In matters of the heart, Steve Earle has always been an optimist. There are several better-known tunes on the “Guitar Town” album, but when it comes to young(er) love all you really need is “Fearless Heart.” With Whitmanesque exaltation of his own resiliency, the singer sings: “I got me a fearless heart/ strong enough to get you through the scary part/ its been broken many times before/ a fearless heart just comes back for more.” Whatever happens, he’ll bounce back; all previous failures are only recon so as to guide His Own True Love Of the Moment across the “scary part.” Back then, Steve had faith in his ability to fall in love again, no matter what. It was a strange dichotomy. With an unmatched talent to describe the heartbreaking (as with the doomed Billy Austin, “twenty-nine years old, quarter Cherokee I’m told”) the singer largely avoided his own heartbreak.
So what’s different now? Why have we suddenly been given a sardonic if playful kiss-off number like “Go Go Boots Are Back Again,” which might be Steve’s “Leopard Skin Pill Box Hat.” The same question could be asked about an elegiac shuffle like “Best Lover I Ever Had,” with its sexually-charged lament, “never had another kiss taste like that/you’re the best lover I ever had.” And what can be made of “Better Off Alone,” a mournful cry of the newly adrift that Steve says represents “completely unchartered territory for me, and probably the best song on the record partially for that reason.”
“Everyone talks about how many times I’ve been married. They don’t talk about how many times I’ve been divorced, maybe that’s what this record is about,” Steve remarked.
“I mean, I thought I had it pretty much licked. I had a little bit of money in the bank for the first in my life. I’d been married for longer than I ever had been. Allison (his last wife, singer Allison Moorer) and I were together for eight and a half years. None of my other marriages had lasted more than three or four. We had this great little kid. I thought, okay this is how it is supposed to be. It was the only time I’d ever married when I was sober. Those other marriages were in the 80’s when I was using. After that, I lived with people but I didn’t marry them. I didn’t think I was ready. Then, I thought I was and it didn’t work out.”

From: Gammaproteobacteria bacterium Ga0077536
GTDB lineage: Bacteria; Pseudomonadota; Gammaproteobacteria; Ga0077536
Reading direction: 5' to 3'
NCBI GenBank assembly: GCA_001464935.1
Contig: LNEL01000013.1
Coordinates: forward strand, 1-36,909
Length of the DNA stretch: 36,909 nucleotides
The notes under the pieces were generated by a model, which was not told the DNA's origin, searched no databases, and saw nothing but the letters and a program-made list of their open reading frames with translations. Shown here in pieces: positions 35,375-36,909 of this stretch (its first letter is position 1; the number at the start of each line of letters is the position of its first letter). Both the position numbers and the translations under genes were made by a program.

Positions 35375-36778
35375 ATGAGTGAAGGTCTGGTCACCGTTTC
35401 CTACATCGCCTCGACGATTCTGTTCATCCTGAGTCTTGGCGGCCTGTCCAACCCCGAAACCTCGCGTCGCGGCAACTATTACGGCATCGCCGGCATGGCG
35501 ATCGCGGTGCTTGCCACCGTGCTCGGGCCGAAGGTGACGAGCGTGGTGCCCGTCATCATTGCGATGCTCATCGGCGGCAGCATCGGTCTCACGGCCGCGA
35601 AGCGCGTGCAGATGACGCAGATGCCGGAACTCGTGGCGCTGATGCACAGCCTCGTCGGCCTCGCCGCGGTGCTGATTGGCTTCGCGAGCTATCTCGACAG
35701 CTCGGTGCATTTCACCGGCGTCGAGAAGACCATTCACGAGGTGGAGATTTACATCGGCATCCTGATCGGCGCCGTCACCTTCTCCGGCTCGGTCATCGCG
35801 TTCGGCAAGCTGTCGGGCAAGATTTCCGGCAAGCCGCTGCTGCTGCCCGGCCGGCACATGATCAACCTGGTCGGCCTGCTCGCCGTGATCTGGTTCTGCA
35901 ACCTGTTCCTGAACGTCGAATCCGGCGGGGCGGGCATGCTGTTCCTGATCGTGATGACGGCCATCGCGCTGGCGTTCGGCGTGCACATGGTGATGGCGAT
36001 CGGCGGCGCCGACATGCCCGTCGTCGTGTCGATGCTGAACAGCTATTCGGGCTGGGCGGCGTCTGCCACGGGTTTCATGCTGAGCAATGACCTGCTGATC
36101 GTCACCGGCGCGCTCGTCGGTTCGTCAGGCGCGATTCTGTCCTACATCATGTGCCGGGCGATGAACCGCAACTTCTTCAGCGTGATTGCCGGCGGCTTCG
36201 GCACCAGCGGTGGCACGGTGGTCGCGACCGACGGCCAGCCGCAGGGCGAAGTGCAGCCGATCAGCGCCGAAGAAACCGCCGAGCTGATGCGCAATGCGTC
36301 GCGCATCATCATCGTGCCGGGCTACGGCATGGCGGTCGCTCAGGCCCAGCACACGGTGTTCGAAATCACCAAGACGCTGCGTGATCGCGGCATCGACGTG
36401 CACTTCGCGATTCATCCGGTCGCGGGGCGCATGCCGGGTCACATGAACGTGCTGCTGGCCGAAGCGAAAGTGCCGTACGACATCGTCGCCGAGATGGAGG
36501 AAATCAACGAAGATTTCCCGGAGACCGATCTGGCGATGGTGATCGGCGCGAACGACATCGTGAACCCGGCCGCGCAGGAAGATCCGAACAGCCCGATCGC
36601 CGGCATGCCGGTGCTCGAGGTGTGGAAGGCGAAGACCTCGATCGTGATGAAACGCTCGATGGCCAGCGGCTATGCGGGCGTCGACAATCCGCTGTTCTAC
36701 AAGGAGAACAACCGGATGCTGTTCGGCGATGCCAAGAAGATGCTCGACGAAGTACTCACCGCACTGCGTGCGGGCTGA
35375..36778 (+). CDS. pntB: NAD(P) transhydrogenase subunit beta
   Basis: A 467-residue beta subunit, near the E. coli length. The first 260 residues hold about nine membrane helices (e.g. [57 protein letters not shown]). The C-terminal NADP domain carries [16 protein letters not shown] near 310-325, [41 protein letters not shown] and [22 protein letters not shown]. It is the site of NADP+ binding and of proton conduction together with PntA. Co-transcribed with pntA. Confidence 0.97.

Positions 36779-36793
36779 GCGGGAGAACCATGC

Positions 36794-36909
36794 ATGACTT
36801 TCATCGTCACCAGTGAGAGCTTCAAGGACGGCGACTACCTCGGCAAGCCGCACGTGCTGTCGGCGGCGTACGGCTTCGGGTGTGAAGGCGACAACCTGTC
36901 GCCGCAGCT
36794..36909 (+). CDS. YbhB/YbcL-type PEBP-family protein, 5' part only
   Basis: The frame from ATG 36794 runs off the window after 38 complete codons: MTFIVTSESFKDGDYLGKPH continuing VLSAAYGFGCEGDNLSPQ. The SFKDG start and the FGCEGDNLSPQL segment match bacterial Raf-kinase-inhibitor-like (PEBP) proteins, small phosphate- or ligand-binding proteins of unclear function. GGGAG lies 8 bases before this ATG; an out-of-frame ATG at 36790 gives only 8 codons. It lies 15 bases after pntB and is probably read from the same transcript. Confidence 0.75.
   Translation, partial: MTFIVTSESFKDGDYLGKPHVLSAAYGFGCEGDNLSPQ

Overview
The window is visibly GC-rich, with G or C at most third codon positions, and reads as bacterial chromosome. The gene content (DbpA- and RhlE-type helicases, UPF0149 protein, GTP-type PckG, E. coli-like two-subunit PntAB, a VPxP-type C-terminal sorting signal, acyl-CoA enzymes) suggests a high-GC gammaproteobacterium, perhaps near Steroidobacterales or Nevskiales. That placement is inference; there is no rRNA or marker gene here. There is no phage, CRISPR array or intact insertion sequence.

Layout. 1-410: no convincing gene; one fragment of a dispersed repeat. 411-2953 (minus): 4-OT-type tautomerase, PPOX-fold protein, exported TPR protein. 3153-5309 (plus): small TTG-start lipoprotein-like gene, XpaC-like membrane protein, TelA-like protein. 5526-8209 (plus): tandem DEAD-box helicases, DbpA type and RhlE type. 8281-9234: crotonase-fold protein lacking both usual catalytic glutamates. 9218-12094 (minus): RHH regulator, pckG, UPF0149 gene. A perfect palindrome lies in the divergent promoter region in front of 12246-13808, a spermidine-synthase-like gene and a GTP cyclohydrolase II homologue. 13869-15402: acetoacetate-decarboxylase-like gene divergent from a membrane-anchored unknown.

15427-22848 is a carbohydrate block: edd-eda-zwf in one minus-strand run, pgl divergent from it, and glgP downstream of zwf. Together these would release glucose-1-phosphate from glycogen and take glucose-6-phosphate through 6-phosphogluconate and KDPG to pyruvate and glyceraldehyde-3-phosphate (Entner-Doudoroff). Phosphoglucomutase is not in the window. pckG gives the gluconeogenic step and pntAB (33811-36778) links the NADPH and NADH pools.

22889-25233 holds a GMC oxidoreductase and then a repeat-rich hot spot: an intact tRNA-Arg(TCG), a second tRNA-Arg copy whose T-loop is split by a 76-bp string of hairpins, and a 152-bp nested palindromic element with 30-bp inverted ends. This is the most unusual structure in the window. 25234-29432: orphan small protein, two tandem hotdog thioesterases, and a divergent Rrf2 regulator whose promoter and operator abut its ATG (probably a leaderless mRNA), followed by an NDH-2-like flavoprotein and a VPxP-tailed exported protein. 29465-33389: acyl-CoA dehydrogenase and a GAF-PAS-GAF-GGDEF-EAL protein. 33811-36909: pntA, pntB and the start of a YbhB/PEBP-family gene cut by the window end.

“I knew I’d make a blues record back when I was doing the Low Highway. Fucking weird, doing the sessions of that record – Allison’s on it but we were really coming apart. After that, I spent a long time on the road, a lot of time by myself. I wrote a third of Terraplane on tour in Europe, five weeks traveling around alone with just a guitar, a mandolin and backpack. I needed to be by myself and I needed to see if I could do it. Songs like `Better Off Alone’ came out of that.”
“I’m still alone, so I’m thinking maybe that’s just the way its gonna be for me. I’m still an optimist but like I don’t have a lot of optimism about current politics, maybe I have less about relationships. That’s what I’m telling myself right now, anyway. I’m feeling pressed for time. I’m going to be sixty years old. I’ve got a four-year-old son. I have no idea how things are going to turn out for him. I have to make sure he’s kind of set up. My father died when he was 74. I’ll probably outlive him but you know, you just want to make it all count.”
“I’m patient, but I’m focused. There’s a lot to do. I’d like to write a musical, I’m working on a country record. I think a lot people this age feel like this. And if there’s one thing I know about songwriting, it doesn’t matter if it’s a love song, a song for my kid, or about an issue, something I saw on TV – people don’t give a fuck what I think about it, what they do give a fuck about is what experiences we have in common. As a songwriter, that’s where I want to go, to touch that place between me and you.”
Then, simply because Steve has too much hellraiser in him to leave it like that, he invoked the name of Willie Dixon, writer of some of the greatest modern blues songs, tunes like “Back Door Man,” “Hoochie Coochie Man,” “Spoonful,” “You Can’t Judge A Book By The Cover,” which were recorded by people like Muddy Waters, Howlin’ Wolf and Bo Diddley. Asked why he wrote and played the blues, Dixon, three hundred pounds and crusty sharp, reputedly said, “money and women, what else is there?”
This was as good an answer as any, Steve remarked with a laugh. Because when it comes down to it – and to the great benefit of Steve Earle’s many admirers – it’s only so long that an honest man can avoid playing the blues.